Step 4: Track customer engagement and sentiment

Before digital, one area vendors found difficult to track was customer sentiment. Previously, companies would rely on account managers or ad-hoc conversations to understand the mood and sentiment of their customers, yet now, sentiment can be captured in a much more structured way, be it via digital surveys or social monitoring and listening to track keywords.

As well as tracking sentiment,  companies can look at the context of the sentiment and create responses to address it. Providing customers with an outlet to voice their opinions can be powerful, as the customer feels listened to. This can be more than just a monitored customer services Twitter handle and may include surveys,  events,  roundtables, or even dedicated customer council meetings selecting topics chosen by the customer.

Step 5:  Inclusion 

Using social media to support customer loyalty can be powerful. One way is to use it to create a community (or to take part in an existing one) and involve customers in key processes such as product or service development. A great example of this is Dell’s Ideastorm online platform, which collects ideas from customers and has new ideas ratified by them. It prioritizes the customer suggestions they decide to implement and ensures it is visible and transparent on the Ideastorm site. 

Step 6: Understand current and future customer needs

Clues to customers needs and interests can lie in their website behaviour; organizations now have the ability to monitor customers browsing habits beyond their own website. Typically this would be through a third party organization or software, but there are other options. One may be designing your website to tag existing customers by the phrases they search and pages they view, offering clues to their future interests or purchases.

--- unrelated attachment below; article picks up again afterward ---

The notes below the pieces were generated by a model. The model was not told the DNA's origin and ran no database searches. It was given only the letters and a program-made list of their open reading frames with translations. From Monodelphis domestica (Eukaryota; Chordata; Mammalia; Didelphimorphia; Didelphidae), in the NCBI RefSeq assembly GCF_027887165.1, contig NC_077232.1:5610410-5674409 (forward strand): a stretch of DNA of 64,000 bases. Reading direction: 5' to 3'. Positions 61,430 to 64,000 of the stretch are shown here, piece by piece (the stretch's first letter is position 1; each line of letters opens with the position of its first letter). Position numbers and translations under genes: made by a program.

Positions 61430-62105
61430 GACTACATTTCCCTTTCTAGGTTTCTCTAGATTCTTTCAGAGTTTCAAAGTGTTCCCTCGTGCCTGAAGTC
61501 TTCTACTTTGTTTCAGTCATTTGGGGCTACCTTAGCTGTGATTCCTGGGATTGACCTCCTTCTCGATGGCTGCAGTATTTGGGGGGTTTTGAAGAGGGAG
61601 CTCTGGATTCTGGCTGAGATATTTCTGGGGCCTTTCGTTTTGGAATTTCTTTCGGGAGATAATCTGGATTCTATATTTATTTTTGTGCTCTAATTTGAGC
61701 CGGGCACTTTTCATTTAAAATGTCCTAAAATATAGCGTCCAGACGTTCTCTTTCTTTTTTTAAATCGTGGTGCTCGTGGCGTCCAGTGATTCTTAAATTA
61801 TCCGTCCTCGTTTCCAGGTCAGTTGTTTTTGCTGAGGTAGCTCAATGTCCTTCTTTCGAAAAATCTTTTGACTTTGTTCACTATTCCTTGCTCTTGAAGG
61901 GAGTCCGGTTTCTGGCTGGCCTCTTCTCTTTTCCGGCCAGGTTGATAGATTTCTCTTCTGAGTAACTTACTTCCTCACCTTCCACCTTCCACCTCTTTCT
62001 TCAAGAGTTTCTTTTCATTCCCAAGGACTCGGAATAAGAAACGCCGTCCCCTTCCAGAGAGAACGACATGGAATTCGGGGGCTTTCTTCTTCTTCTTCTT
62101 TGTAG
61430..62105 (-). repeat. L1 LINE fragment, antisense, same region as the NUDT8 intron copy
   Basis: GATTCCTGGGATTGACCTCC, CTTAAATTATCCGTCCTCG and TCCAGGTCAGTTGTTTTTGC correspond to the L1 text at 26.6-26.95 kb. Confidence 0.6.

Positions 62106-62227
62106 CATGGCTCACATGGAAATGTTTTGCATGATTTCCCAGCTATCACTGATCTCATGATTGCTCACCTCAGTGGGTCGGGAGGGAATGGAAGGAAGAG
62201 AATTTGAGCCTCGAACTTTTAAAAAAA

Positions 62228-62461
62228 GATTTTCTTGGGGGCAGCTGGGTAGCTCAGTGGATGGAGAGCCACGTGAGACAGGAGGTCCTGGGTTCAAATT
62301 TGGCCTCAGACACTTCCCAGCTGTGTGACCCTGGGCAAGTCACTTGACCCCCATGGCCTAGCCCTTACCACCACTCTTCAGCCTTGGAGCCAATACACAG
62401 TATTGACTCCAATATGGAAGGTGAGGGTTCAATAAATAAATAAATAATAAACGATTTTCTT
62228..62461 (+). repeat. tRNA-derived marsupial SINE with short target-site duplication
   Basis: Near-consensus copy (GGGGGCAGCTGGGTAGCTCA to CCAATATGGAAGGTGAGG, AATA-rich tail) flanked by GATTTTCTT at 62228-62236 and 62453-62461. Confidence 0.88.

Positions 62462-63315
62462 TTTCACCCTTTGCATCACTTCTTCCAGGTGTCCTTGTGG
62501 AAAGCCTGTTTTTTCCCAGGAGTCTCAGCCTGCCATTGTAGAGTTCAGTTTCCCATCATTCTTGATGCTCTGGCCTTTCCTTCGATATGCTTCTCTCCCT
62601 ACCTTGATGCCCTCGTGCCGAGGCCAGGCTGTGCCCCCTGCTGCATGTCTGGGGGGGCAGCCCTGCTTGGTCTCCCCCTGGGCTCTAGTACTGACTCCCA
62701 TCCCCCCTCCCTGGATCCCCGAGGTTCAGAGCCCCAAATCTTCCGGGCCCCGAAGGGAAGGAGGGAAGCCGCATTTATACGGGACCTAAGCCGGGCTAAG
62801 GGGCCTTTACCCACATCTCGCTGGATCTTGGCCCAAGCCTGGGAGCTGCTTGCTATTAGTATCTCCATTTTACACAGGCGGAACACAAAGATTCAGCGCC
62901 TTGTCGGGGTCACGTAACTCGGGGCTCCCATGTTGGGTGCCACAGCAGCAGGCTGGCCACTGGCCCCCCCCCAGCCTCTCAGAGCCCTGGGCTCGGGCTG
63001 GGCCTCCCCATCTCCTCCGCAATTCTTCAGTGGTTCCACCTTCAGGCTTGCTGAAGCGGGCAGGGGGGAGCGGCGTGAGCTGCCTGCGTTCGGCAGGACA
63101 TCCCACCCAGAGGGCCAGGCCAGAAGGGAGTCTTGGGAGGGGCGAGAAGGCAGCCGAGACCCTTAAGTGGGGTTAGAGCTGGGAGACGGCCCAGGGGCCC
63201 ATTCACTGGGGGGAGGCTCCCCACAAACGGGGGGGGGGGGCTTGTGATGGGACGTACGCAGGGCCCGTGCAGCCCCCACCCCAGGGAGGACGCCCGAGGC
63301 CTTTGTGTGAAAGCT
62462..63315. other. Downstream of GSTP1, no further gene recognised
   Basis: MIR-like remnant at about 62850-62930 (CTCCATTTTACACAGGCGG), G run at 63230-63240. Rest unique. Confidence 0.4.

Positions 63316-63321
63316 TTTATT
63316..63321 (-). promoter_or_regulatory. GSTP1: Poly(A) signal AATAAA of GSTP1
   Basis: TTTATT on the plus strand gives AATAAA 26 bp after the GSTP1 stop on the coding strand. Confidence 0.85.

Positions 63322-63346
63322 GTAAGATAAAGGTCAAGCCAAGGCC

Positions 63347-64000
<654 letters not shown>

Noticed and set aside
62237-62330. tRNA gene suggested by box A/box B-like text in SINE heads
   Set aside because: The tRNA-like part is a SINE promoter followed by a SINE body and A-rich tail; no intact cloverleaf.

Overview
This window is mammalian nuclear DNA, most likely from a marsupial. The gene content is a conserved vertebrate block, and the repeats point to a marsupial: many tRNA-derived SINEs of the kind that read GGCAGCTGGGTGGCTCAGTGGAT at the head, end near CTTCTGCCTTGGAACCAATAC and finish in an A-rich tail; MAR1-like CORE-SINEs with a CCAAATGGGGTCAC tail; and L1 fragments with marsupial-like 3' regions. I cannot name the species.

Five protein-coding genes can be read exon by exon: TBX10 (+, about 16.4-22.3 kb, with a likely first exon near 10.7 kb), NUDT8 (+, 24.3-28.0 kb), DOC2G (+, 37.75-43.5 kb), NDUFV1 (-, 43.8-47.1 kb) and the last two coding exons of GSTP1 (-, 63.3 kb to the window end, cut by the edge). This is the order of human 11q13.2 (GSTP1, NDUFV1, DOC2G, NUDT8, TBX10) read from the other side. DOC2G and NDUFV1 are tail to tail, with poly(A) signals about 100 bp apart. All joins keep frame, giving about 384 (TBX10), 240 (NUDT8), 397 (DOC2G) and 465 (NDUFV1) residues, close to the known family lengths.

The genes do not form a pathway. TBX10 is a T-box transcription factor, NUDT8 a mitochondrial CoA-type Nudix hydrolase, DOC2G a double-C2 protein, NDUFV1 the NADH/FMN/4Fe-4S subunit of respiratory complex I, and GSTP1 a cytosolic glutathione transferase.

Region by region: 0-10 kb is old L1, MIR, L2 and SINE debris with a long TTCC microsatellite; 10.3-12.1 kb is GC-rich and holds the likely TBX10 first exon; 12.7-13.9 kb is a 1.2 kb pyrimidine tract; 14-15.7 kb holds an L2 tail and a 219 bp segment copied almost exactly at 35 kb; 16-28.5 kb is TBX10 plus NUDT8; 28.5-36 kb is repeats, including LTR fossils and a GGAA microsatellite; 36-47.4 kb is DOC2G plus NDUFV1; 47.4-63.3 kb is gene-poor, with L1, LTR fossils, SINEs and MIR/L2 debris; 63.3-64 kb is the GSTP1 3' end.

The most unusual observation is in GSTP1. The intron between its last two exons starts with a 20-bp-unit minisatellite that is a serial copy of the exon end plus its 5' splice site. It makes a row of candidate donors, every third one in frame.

Step 7: Set up appropriate customer response systems 

It is not enough for organizations to monitor and capture customer information: they must have a response mechanism in place for if a customer highlights a problem and requires an urgent response. Because of this, the role of marketing is two-fold:

  1. To understand overall customer concerns, feedback, questions and sentiment
  2. To  build an appropriate marketing plan, strategy and mix to cater to these insights

An example of this might be where a customer has misinterpreted the company’s offering or portfolio, thus requiring an integrated message to respond to this perception. Another example would be customers commenting on the timing of information or whether they receive too much or too little. In this respect, marketing can support the sales team by providing relevant and timely information intended for the customer.

This final step ties into understanding what the customer values. It is crucial that businesses use response systems to gather insights and support this service, in order to improve customer loyalty.


Marketing & Public Relations